Priced Out of Parenthood


For June Cleaver’s generation, having multiple children by their mid-20s was a given. But U.S. fertility rates have plummeted to the lowest point on record. Many women are delaying motherhood, with the highest incidence among those pursuing higher degrees and career tracks. While there are social and cultural issues driving this change, the key force is financial. The average cost of raising a child from birth to 18 has risen over the decades, from $198,560 in 1960 to $245,340 in 2013 (U.S. government; adjusted for inflation). Also, delaying motherhood measurably increases a woman’s earnings. A generation of women became daunted by the uphill battle toward financial stability as they dealt with student debt, bleak job prospects, slow wage growth, and skyrocketing costs for rent, health care and child care.

But a dichotomy exists between the wallet and the heart.

While birth rates may have collapsed, the desire to have children has not. Somewhat unexpectedly, younger Americans prefer slightly bigger families than their older counterparts. Asked to name “the ideal number of children,” Americans younger than 30 averaged “2.7.” That’s greater than the country’s rate of fewer than 1.9 children per woman . The bad news for brands is that women having fewer children affects consumer spending. The good news is that there’s a role for brands to play by engaging on real issues that face women who are succeeding in becoming a mom: child care and housing costs, student debt, job empowerment and support for policies like paid maternity leave .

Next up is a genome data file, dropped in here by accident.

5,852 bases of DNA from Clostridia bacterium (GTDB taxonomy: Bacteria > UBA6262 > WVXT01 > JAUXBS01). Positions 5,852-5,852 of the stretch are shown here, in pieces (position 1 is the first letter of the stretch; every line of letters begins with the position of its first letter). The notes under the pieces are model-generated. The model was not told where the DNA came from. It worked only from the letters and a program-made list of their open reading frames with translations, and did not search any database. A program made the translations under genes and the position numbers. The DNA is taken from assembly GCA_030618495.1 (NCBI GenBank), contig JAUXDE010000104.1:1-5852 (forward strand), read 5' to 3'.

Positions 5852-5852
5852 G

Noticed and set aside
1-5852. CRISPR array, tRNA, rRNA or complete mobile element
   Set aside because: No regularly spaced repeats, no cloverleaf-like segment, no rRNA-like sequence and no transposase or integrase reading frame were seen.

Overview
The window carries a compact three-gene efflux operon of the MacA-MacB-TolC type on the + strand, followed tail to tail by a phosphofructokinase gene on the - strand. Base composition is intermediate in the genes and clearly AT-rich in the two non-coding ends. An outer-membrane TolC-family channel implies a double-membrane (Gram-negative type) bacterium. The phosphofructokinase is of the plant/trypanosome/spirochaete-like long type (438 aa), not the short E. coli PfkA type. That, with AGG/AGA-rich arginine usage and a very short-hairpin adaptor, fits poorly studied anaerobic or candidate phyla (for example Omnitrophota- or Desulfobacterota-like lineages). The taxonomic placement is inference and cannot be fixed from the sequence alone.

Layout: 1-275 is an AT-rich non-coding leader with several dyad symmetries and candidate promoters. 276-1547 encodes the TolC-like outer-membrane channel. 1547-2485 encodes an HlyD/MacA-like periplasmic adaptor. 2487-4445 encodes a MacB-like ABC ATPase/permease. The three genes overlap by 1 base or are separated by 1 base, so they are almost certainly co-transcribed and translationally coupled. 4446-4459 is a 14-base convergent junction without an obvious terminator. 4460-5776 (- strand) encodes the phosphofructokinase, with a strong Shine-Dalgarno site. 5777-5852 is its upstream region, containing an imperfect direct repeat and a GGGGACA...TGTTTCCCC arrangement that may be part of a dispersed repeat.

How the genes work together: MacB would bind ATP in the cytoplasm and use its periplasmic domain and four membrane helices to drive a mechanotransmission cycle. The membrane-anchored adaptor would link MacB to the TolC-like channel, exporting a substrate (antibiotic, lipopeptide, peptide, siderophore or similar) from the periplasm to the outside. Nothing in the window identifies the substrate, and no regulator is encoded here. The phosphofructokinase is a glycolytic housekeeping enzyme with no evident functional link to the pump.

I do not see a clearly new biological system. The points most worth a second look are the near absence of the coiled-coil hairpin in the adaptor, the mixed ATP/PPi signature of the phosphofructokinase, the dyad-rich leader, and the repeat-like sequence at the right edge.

Pew Survey, January 2017